Al Qaeda, which some U.S. officials had called irrelevant to the revolts sweeping the Arab world, has made a slick bid to claim the revolutions with the newest issue of its English-language magazine.
The newly released fifth issue of "Inspire," which appeared on Islamist websites overnight, is called "The Tsunami of Change," and includes the first post-revolution messages from wanted American-born radical cleric Anwar al-Awlaki and al Qaeda number two Ayman al-Zawahiri.
In the cover story, al-Awlaki calls the revolutions in Tunisia, Egypt and Libya a boon to al Qaeda and Islamic militants, and dismisses Gadhafi as a "lunatic." Al-Zawahiri's message lauds the revolts in Egypt and Tunisia, but does not mention Libya. Another story mocks Gadhafi as a "clown" and urges the rebels in Libya onward: "We ask our brothers and sisters in Libya to continue standing up against the regime and to show patience in the face of [Gadhafi's] tyranny until he falls."
A full-page poster mocks Yemeni president Ali Abdullah Saleh by showing an unflattering picture of Saleh and asking, "Hey Ali, Mubarak just fell -- guess who's joining the party next?" The bottom of the page says, in small type, "This ad is brought to you by A Cold Diss."
"Inspire" is the English-language magazine of the Yemen-based Al Qaeda in the Arabian Peninsula (AQAP), which is battling Saleh's regime. The trademark joking pop culture references are thought to be the work of American-born jihadi Samir Khan, who apparently launched "Inspire" after moving to Yemen.
U.S. government officials and terrorism experts have largely declared the recent Arab revolutions a sign of al Qaeda's demise, saying the Islamist terror group is unable to garner significant popular support. For months, few, if any messages from al Qaeda leaders have commented on the removal of Arab regimes in Tunisia, Egypt and Libya or the unrest in at least four other Arab nations.
Al-Awlaki's four-page article, "The Tsunami of Change," is an effort to spin the recent events as good for Islamic militancy and radicalism. He quotes U.S. Secretary of State Hilary Clinton and Defense Secretary Robert Gates in an effort to refute their shared assessment that the uprisings in the Middle East exposed al Qaeda's lack of relevance.
"The Mujahidin around the world are going through a moment of elation," al-Awlaki writes. "I wonder whether the West is aware of the upsurge of mujahidin activity in Egypt, Tunisia, Libya, Yemen, [Saudi] Arabia, Algeria and Morocco?"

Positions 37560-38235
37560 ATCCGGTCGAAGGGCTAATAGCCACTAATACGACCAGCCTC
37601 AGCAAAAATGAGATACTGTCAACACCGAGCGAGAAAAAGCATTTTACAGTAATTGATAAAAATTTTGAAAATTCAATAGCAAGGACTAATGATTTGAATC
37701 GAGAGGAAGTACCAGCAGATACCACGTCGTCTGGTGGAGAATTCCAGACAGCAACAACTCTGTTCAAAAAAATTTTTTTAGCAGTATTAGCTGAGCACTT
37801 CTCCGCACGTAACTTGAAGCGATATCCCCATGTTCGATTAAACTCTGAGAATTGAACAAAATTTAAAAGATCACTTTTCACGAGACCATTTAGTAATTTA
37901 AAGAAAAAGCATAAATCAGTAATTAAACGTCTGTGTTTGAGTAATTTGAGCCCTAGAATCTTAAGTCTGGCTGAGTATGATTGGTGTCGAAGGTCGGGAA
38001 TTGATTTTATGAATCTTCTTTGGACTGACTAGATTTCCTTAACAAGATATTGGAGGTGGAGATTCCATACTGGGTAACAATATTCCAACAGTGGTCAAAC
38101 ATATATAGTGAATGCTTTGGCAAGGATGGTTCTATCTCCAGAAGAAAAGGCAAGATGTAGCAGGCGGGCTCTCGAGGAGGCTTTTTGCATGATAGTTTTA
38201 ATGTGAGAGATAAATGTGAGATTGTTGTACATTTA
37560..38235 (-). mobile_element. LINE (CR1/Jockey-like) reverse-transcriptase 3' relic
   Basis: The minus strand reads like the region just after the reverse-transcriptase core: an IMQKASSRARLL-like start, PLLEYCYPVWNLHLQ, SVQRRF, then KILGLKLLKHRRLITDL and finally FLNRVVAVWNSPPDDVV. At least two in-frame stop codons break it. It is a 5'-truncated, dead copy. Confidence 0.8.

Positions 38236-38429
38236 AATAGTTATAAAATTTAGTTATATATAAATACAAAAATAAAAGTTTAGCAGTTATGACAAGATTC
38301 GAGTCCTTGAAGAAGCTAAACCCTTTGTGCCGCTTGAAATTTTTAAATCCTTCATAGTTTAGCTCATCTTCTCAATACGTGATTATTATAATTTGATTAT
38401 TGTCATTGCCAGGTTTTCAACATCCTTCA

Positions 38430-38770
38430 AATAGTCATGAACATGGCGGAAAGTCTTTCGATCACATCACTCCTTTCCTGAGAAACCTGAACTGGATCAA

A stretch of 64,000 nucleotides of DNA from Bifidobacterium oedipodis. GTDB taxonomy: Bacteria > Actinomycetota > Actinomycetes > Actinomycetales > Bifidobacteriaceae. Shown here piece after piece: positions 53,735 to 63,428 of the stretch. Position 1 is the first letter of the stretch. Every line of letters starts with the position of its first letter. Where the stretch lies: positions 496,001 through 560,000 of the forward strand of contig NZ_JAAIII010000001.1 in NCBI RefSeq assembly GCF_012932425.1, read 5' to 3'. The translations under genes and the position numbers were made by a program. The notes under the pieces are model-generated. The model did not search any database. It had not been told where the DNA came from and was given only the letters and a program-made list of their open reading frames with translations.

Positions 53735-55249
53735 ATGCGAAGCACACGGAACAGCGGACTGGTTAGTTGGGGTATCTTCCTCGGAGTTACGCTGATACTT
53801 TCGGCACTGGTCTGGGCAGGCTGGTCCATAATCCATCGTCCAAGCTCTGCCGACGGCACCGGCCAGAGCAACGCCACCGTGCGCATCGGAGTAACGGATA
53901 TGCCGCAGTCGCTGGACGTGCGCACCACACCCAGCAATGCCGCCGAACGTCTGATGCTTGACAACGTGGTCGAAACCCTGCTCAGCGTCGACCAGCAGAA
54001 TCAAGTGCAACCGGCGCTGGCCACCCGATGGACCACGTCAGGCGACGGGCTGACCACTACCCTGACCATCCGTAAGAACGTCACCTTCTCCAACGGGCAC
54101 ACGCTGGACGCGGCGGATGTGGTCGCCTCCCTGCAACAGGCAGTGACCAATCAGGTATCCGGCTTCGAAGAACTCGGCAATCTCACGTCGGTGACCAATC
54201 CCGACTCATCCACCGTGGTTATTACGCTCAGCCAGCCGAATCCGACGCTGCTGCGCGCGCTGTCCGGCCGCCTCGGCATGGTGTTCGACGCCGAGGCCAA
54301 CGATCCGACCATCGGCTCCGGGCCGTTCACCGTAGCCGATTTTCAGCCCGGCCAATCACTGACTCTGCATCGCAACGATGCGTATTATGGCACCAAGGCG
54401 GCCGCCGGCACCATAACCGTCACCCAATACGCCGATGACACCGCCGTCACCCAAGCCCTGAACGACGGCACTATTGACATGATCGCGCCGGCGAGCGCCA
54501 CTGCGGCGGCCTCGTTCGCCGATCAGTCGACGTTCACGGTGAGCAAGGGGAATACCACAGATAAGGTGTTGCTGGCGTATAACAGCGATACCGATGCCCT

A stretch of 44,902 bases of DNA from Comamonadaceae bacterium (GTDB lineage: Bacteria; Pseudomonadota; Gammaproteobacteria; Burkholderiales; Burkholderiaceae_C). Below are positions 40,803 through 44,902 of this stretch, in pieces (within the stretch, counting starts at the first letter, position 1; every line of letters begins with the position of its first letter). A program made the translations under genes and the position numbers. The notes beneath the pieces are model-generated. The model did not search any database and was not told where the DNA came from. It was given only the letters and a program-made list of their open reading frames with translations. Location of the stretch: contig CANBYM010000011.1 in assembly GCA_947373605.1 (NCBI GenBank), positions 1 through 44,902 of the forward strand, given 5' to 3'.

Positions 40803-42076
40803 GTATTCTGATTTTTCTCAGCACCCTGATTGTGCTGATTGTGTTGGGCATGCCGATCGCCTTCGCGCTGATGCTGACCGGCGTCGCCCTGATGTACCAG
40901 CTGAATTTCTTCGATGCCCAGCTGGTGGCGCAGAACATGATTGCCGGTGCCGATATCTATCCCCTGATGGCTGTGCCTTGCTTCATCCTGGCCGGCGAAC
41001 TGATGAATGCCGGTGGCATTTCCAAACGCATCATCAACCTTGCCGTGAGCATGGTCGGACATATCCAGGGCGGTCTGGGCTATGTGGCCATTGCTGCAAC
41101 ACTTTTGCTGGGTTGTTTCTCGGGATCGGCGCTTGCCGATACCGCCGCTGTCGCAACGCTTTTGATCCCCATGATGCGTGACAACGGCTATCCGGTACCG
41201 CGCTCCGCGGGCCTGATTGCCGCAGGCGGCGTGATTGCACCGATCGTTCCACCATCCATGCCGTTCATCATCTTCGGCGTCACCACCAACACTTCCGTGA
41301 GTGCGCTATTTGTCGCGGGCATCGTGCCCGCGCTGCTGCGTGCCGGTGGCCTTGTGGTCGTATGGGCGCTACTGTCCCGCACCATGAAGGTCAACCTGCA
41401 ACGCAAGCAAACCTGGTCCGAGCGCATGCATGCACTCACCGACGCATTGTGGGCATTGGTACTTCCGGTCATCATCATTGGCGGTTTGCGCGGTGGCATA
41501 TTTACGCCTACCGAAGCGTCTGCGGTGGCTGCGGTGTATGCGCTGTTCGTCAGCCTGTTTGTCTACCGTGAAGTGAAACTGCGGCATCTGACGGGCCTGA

Referring to former Egyptian president Hosni Mubarak, a close ally of Washington for 30 years, al-Awlaki said the Americans "trashed him." The cleric then quotes a famous American Muslim: "As Malcolm [X] would have liked to say, 'He's been bamboozled.' America duped him, then dumped him."
But the Yemeni-American cleric acknowledges that it is too soon to know whether the various revolutions will result in the creation of Islamic states.
"The outcome doesn't have to be an Islamic government for us to consider what is occurring to be a step in the right direction," al-Awlaki writes. "Whatever the outcome is, our mujahidin brothers in Tunisia, Egypt, Libya and the rest of the Muslim world will get a chance to breathe again after three decades of suffocation."
"No matter how pro-Western or oppressive the next government [of Libya] proves to be," writes al-Awlaki, "we do not see it possible for the world to produce another lunatic of the same caliber of the Colonel."
Al-Awlaki is believed by U.S. intelligence and military officials to be behind several terror attempts in the U.S. and thought to be hiding among Yemeni tribes. President Obama placed him on a target list more than a year ago.
Reports from Libya have described some of the rebels in the current war as jihadists and veterans of battles against U.S. troops in Iraq and Afghanistan, and Chad's leader has claimed that al Qaeda militants stole missiles from a Libyan weapons depot. Despite such assertions by al Awlaki and others, U.S. officials have said there has been little indication -- if any -- of significant involvement by jihadists in any of the Arab revolutions.
U.S. Admiral James Stavridis, the NATO Supreme Allied Commander in Europe, said Tuesday that that in Libya there had been only "flickers in the intelligence of potential al Qaeda, Hezbollah [links.]"
"The intelligence that I'm receiving at this point makes me feel that the leadership that I'm seeing are responsible men and women who are struggling against Col. Gadhafi," said Stavridis. "At this point, I don't have detail sufficient to say that there's a significant al Qaeda presence or any other other terrorist presence in and among these folks."
Said Stavridis, "We'll continue to look at that very closely -- it's part of doing due diligence -- as we move forward on any kind of relationship."
ABC News' Lee Ferran contributed to this report.